Pay up or dry up - Egyptian gas at a crossroads
LONDON (Reuters) - An offshore gas find in the Nile Delta is strong new evidence that Egypt has the resources to end power cuts and get export income flowing again. Its challenge is to persuade wary international oil companies to develop them.
In the deepest well ever drilled in the delta, some 7 km under the sea bed and in 649 meters of water, BP (BP.L) has found a 50 km-long structure with a hydrocarbon column over 180 meters deep, the British oil multinational announced on September 9.
With an estimated 1.2 trillion cubic feet or more, the well, named Salamat, will not by itself make a significant dent in Egypt's chronic energy shortage or revive its flagging exports.
But as one of only a handful drilled into Oligocene Nile Delta rocks to date, it is suggestive of some very productive geology at these extreme depths.
"What's significant about this discovery is that it was really expensive at about $380 million to drill. Despite the high cost, BP clearly believes in the potential of some of the deeper plays," said analyst Martijn Murphy of Wood Mackenzie.
Deep offshore gas finds cost a lot to develop, and unlike oil, they do not get developed without an assured market and an agreed price. Political and economic turmoil in Egypt over the past two years has damaged its capacity to offer a good price as well as investor confidence that it can pay.
In addition, energy sector investors are less tolerant of politically risky oil and gas spending than they were, even setting aside the political upheaval that began in Egypt over two years ago.
This is partly down to a more uncertain outlook for prices and rampant cost inflation over recent years, but it is particularly true of investors in the United States, who have a wealth of opportunities in unconventional resources at home.
Apache Corp's (APA.N) sale of a 30 percent stake in a top quality Egyptian oil asset last month is testament to that change, even though it secured a good price from the buyer, Chinese state group Sinopec, parent of Sinopec Corp (0386.HK).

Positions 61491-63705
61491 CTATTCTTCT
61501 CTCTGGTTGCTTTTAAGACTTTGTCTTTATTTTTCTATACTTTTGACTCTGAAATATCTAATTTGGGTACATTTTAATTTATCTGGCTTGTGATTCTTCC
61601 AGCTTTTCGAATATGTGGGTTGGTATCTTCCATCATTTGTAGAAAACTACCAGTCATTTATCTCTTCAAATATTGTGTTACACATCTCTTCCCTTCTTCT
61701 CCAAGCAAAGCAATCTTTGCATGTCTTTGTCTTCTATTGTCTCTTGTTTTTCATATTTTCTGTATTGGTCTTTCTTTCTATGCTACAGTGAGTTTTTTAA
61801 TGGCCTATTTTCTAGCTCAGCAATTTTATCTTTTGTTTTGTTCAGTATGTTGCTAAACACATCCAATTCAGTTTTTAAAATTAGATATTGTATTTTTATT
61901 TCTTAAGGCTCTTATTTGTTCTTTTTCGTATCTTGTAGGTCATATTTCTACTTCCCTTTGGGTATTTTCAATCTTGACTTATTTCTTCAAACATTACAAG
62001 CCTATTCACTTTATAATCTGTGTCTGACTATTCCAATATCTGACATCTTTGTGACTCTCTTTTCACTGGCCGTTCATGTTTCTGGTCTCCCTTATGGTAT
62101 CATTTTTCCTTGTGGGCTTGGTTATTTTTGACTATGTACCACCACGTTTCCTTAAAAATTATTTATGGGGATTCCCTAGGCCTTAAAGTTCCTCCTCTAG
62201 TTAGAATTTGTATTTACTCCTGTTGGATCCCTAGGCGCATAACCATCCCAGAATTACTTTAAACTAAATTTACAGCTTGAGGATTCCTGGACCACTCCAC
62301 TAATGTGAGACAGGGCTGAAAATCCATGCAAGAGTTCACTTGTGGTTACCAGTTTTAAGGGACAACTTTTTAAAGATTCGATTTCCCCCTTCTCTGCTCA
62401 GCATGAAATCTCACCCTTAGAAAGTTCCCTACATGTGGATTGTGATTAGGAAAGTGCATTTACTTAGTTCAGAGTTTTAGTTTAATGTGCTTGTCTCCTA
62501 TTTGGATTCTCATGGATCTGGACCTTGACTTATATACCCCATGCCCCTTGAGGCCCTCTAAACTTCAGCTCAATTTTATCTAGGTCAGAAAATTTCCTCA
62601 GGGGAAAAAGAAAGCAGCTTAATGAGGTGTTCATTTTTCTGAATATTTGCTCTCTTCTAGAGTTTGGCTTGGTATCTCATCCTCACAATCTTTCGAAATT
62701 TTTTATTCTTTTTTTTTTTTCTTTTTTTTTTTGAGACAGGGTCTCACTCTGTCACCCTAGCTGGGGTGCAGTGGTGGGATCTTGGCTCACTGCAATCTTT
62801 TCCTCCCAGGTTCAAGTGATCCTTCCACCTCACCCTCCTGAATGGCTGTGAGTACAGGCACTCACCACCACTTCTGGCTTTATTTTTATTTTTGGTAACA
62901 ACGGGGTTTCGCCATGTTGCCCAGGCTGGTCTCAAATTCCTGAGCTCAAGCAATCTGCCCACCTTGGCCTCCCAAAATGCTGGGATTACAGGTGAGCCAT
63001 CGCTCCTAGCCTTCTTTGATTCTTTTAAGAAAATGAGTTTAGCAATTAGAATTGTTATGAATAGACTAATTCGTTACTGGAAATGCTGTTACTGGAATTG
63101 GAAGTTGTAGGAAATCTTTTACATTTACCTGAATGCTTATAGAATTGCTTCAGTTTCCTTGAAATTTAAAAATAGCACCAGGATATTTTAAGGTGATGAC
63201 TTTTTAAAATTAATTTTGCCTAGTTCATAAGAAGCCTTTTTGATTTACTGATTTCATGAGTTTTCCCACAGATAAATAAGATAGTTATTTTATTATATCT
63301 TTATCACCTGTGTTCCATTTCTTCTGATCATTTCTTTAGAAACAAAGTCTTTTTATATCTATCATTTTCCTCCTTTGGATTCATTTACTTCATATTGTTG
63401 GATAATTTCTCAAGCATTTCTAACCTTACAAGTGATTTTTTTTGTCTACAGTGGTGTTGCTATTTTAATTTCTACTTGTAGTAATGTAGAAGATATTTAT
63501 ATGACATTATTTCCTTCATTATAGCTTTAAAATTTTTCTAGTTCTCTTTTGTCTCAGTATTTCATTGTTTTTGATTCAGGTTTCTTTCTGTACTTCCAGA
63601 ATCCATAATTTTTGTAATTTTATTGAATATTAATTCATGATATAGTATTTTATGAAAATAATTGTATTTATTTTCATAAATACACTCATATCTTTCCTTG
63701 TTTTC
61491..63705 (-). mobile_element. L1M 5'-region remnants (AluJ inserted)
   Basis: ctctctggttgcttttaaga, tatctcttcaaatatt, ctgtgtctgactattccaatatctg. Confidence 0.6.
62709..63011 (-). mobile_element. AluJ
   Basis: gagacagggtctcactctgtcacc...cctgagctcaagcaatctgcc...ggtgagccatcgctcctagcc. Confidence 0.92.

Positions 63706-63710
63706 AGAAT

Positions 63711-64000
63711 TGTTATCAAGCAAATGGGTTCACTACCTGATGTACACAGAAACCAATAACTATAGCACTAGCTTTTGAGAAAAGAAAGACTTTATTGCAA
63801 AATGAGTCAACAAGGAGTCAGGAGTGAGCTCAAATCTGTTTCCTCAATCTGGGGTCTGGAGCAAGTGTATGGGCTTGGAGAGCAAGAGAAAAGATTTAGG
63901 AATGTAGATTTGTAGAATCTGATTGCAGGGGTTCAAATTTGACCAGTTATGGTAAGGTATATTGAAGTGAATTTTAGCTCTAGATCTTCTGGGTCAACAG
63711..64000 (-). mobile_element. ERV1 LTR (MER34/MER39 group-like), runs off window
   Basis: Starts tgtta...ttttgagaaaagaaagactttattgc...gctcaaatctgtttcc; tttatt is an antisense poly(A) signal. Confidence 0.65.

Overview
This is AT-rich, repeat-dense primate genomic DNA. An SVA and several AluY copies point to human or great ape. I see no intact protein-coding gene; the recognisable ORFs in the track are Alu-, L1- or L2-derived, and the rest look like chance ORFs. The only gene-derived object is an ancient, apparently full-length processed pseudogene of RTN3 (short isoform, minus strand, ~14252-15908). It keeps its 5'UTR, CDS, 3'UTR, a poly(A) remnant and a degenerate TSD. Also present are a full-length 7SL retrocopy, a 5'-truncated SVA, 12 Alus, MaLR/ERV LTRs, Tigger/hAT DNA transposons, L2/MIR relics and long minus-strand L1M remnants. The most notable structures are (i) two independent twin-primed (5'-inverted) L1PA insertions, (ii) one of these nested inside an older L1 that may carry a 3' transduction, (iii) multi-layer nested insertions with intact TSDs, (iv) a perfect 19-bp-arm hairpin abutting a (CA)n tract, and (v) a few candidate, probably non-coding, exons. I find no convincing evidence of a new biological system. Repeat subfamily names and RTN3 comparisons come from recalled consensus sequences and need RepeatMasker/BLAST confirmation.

Egypt owes about $6 billion to companies working on projects in the country, the equivalent of over six months worth of payments and more in some cases.
As a result, long-term investors such as Britain's BG Group (BG.L) are facing some difficult questions from shareholders as Egypt, which accounts for 15 percent of BG's production, struggles to pay its bills.
On top of the late payments, gas contracted to BG and French group GDF Suez GDF.PA for export as liquefied natural gas (LNG) is being diverted for domestic use to keep the lights on and replace expensive fuel imports.
That has left Egypt, the companies, and in turn their LNG customers reliant on cargo donations from Qatar.
BG's attempts to boost production at one well this year by adding extra compression succeeded only in pumping out larger amounts of water. New wells need to be drilled regularly in the more established fields, and the latest drilling phase at its West Delta Deep Marine offshore project has fallen behind schedule.
THE UNDERLYING ISSUE
All of these production issues are everyday oil and gas industry problems, but their importance has been magnified in the eyes of investors by Egypt's instability.
BP made another deep discovery, called Satis, more than a year ago, and has yet to do anything with it.
"Salamat is a great find too, but until we have an agreement with the government, it's just a hole in the ground we are rather pleased with," one BP insider said.
Egypt's latest oil minister, Sharif Ismail, is widely seen among the western oil companies that operate there as someone who can kick-start an easier working environment for them.
On September 1, Ismail said he was preparing a repayment timetable.
Higher prices are also being offered under the later phases of production-sharing contracts. WoodMac says projects such as Temsah, to which Salamat may eventually be attached, are receiving prices "north of $5" per million British thermal units (mmBtu), a dollar or so more than companies were getting two years ago.
The need to import LNG, which can cost more than twice that price, will mean an acceleration of this higher pricing trend, Murphy said.
But a real step change in Egypt's gas productivity will need something much more sustainable than a higher price.
Its prospects are simply not as good as that of geologically luckier neighbors such as Algeria, analysts and company executives say.
To compensate, what it needs is an investment environment in which its deep, far-from-shore gas reserves could be developed on a larger scale, and under an integrated development solution involving co-operation between several big oil companies.
"Improved prices will help, but what's also needed is a prolonged period of stability," Murphy said. "For the companies, what that means is a government with a mandate to make quicker approvals and an upstream body that's able to pay investors' receivables on time."
(Additional reporting by Julia Payne and Oleg Vukmanovic; editing by Jane Baird)
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